Lurinda Faunce

Brief Life History of Lurinda

When Lurinda Faunce was born in 1831, in Kirtland Township, Lake, Ohio, United States, her father, Thomas W Faunce, was 26 and her mother, Hannah Ann Dixon, was 16. She married Henry R Frame on 1 January 1850, in Jo Daviess, Illinois, United States. They were the parents of at least 1 daughter. She lived in Avoca, Cass, Nebraska, United States in 1870 and United States in 1880. She died on 23 October 1895, in Nebraska City, Otoe, Nebraska, United States, at the age of 64, and was buried in Unadilla, Otoe, Nebraska, United States.

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Family Time Line

William Daniel Groesbeck
Lurinda Faunce
Marriage: 7 February 1853
Cornelius Groesbeck
Inez Groesbeck
Emma Alnora Groesbeck
Dora Belle Grosbeck

Sources (9)

  • Lorinda Frame in household of Henry Frame, "United States Census, 1850"
  • Lorinda Fanne, "Illinois, County Marriages, 1810-1940"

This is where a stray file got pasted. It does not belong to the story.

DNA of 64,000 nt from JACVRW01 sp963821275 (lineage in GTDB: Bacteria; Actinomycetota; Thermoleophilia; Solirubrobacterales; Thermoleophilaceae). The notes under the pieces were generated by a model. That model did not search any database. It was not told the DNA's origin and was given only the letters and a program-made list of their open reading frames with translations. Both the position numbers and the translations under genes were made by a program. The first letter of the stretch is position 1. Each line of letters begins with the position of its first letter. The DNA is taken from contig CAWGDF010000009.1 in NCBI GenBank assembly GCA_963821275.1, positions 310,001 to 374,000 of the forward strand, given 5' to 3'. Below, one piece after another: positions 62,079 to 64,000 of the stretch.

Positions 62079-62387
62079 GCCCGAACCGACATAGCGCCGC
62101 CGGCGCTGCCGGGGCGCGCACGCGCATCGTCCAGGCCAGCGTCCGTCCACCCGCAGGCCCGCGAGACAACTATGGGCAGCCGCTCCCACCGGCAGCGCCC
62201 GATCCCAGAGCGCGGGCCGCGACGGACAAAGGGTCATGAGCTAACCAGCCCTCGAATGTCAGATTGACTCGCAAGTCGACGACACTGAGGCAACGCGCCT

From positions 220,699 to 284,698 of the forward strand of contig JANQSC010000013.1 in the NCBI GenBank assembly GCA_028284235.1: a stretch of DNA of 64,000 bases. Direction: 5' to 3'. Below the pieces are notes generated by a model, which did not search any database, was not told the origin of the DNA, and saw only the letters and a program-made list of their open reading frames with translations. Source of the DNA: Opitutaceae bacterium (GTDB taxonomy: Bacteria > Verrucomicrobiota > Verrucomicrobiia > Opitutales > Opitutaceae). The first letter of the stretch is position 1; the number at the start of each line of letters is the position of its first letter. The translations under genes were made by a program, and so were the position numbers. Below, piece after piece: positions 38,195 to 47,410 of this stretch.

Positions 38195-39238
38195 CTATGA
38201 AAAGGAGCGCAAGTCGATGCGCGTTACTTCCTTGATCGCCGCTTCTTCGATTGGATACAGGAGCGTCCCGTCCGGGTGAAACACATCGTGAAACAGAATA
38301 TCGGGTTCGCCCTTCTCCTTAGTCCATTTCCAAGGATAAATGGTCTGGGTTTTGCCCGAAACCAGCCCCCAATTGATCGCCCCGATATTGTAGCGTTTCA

• Lurinda Faunce Groesbeck, "Find A Grave Index"

World Events (8)

1832 · The Black Hawk War

Convinced that a group of Native American tribes were hostile, The United States formed a frontier militia to stop them in their tracks. Even though Black Hawk was hoping to avoid bloodshed while trying to resettle on tribal land, U.S. officials opened fire on the Native Americans. Black Hawk then responded to this confrontation by successfully attacking the militia at the Battle of Stillman's Run and then left northward. After a few months the militia caught up with Black Hawk and his men and defeated them at the Battle of Wisconsin Heights. While being weakened by hunger, injuries and desertion, Black Hawk and the rest of the many native survivors retreated towards the Mississippi. Unfortunately, Black Hawk and other leaders were later captured when they surrendered to the US forces and were then imprisoned for a year.


On 6 April 1840, Kirtland Township became part of the newly organized Lake County.


Historical Boundaries: 1855: Otoe, Nebraska Territory, United States 1867: Otoe, Nebraska, United States

Name Meaning

English: nickname from Middle English faun, foun (Old French faon, foun) with genitival or, more likely, post-medieval excrescent -s, meaning ‘cub, young animal, young fallow deer’, perhaps for a lively, frisky youth. The same word was occasionally used as a personal name.

Dictionary of American Family Names © Patrick Hanks 2003, 2006.

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